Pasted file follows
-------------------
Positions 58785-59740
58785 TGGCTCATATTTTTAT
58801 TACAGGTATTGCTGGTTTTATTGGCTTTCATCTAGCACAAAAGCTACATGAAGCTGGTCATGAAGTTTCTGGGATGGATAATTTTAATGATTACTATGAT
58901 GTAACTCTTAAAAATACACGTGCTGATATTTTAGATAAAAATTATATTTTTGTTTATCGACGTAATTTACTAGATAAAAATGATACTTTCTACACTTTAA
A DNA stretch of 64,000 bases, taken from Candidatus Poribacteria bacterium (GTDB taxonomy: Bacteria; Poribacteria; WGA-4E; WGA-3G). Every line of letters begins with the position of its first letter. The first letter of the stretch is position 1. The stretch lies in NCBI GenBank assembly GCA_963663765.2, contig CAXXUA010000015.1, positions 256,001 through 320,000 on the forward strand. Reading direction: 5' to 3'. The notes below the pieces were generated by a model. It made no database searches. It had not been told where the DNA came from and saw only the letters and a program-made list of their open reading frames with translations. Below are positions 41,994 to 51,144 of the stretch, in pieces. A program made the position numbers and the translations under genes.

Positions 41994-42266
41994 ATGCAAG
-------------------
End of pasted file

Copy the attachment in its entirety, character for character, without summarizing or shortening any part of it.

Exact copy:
Positions 58785-59740
58785 TGGCTCATATTTTTAT
58801 TACAGGTATTGCTGGTTTTATTGGCTTTCATCTAGCACAAAAGCTACATGAAGCTGGTCATGAAGTTTCTGGGATGGATAATTTTAATGATTACTATGAT
58901 GTAACTCTTAAAAATACACGTGCTGATATTTTAGATAAAAATTATATTTTTGTTTATCGACGTAATTTACTAGATAAAAATGATACTTTCTACACTTTAA
A DNA stretch of 64,000 bases, taken from Candidatus Poribacteria bacterium (GTDB taxonomy: Bacteria; Poribacteria; WGA-4E; WGA-3G). Every line of letters begins with the position of its first letter. The first letter of the stretch is position 1. The stretch lies in NCBI GenBank assembly GCA_963663765.2, contig CAXXUA010000015.1, positions 256,001 through 320,000 on the forward strand. Reading direction: 5' to 3'. The notes below the pieces were generated by a model. It made no database searches. It had not been told where the DNA came from and saw only the letters and a program-made list of their open reading frames with translations. Below are positions 41,994 to 51,144 of the stretch, in pieces. A program made the position numbers and the translations under genes.

Positions 41994-42266
41994 ATGCAAG